In the Lecture Notes in Algebraic Topology by Davis & Kirk, we consider the Kronecker pairing which is defined by

$$H^n(C;R) \times H_n(C;R) \to R \\ ([\varphi],[\alpha]) \mapsto \varphi(\alpha)$$

where $H^n(C;R)$ is the cohomology and $H_n(C;R)$ is the homology with coefficients over a ring $R$.

We know this defines a map $$H^n(C;R) \to \operatorname{Hom}(H_n(C;R),R) \\ [\varphi] \mapsto ([\alpha] \mapsto \varphi(\alpha)). $$

Davis & Kirk want to prove that cohomology is not the dual of homology in general and mentioned that The map $H^n(C;R) \to \operatorname{Hom}(H_n(C;R),R)$ does not need to be injective nor surjective.

My question: Why is it enough to consider this specific map?

If cohomology is the dual of homology, then $H^n(C;R) \simeq \operatorname{Hom}(H_n(C;R),R)$. So why can't there be another bijective map $H^n(C;R) \to \operatorname{Hom}(H_n(C;R),R)$ then?

Thank you in advance!

  • 1
    $\begingroup$ That the map under consider is an isomorphism is the definition of duality. Not simply that the two modules are isomorphic. $\endgroup$
    – Tyrone
    Mar 20, 2018 at 13:16
  • $\begingroup$ This map is always surjective. See hatcher's universal coefficient theorem for a discussion (he calls this map "h"). Failure of injectivity is exactly what Ext measures. $\endgroup$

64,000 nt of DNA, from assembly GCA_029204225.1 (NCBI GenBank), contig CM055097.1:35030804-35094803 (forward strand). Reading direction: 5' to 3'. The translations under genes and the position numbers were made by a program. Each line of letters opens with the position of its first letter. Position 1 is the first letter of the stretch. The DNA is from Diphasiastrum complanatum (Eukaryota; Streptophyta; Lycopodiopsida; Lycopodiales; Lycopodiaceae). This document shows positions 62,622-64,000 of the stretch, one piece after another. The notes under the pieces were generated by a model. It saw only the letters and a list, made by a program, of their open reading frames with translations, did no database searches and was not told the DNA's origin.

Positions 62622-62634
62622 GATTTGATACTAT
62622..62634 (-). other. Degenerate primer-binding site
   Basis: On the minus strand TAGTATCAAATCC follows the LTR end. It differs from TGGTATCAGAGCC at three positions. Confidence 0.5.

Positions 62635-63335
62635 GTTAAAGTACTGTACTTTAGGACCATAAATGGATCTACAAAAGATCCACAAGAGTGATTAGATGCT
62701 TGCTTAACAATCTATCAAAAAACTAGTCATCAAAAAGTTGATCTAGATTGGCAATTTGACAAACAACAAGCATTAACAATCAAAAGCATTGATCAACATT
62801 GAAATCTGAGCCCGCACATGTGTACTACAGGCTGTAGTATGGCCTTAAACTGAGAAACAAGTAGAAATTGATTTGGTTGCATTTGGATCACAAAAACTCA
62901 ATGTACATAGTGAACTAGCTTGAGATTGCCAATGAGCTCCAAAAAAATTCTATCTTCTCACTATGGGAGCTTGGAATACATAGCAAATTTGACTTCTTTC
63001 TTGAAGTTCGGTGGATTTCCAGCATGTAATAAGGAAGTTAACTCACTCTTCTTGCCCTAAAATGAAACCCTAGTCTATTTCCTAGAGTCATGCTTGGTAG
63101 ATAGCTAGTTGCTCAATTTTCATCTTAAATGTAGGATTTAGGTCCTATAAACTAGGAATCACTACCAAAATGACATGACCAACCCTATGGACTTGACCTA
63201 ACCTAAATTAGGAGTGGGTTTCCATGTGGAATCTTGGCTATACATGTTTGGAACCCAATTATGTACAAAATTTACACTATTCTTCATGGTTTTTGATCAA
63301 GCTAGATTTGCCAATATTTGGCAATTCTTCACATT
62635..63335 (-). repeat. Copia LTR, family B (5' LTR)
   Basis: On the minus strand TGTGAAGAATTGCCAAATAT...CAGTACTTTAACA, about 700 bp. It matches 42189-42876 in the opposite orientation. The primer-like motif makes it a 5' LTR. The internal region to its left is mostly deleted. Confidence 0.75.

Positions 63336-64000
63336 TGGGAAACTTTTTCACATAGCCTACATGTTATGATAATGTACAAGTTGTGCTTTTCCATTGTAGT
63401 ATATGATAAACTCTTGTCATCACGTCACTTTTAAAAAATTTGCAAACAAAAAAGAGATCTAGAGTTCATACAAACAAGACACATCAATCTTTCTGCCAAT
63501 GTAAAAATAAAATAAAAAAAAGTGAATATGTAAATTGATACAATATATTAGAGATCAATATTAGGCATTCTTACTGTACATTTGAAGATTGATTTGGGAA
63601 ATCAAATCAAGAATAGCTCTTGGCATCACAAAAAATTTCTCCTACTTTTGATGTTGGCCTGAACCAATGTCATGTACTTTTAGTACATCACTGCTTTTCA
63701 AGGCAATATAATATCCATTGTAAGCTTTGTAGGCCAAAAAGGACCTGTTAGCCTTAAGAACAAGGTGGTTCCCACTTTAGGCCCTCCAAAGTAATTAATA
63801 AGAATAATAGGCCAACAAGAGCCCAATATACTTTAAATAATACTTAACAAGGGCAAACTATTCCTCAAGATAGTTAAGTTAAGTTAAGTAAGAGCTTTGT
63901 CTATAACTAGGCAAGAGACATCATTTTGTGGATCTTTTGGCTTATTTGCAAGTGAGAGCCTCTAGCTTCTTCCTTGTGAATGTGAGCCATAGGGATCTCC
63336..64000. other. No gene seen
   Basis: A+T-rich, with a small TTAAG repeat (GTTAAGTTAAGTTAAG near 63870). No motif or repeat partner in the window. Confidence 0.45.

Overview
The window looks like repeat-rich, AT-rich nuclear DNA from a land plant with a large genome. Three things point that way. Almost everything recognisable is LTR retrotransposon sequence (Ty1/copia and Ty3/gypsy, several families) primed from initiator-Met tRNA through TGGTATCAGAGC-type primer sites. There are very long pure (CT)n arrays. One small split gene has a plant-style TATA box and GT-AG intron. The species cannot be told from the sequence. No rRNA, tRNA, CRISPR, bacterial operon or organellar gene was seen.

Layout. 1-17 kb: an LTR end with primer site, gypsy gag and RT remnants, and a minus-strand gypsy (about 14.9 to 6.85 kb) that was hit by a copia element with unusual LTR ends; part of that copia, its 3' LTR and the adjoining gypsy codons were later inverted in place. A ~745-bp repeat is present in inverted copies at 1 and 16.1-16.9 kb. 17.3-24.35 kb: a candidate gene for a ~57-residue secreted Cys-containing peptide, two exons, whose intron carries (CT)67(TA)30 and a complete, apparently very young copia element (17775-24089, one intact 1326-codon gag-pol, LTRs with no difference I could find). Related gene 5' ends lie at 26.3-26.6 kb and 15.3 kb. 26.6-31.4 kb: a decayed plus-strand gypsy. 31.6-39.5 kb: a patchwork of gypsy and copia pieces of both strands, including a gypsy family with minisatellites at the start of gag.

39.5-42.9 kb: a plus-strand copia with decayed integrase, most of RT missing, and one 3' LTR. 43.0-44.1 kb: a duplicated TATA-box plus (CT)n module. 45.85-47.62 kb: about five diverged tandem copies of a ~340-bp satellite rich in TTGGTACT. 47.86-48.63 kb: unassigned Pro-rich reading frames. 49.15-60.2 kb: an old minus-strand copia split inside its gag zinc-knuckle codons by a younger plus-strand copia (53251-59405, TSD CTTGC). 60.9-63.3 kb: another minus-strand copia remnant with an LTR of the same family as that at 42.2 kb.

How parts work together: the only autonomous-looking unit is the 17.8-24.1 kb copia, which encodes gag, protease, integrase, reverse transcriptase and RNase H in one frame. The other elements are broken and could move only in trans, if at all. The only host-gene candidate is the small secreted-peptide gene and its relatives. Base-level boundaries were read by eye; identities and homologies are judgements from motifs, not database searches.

– Mr. Brown
    Aug 12, 2019 at 23:08
  • $\begingroup$ @Paul T don't we need to add that the complex is free to have surjectivity? $\endgroup$ Feb 12, 2020 at 13:35

2 Answers 2


My question: Why is it enough to consider this specific map?

There doesn't seem to be an immediate reason, although it could be true.

What I think the authors had in mind is that from an intuitive point of view, this map is the only natural map to look at. In a sense, if that map fails to be an isomorphism, then the existence or non-existence of another one that would be an isomorphism is not so interesting, because it would probably lack "good" properties.

However, their example (of the real projective plane) goes further and actually shows that homology and cohomology don't have to be dual.


The idea for this map comes from the universal coefficient theorem for cohomology. That map is surjective and its kernel is $Ext^1(H_{n-1}(C),R)$.



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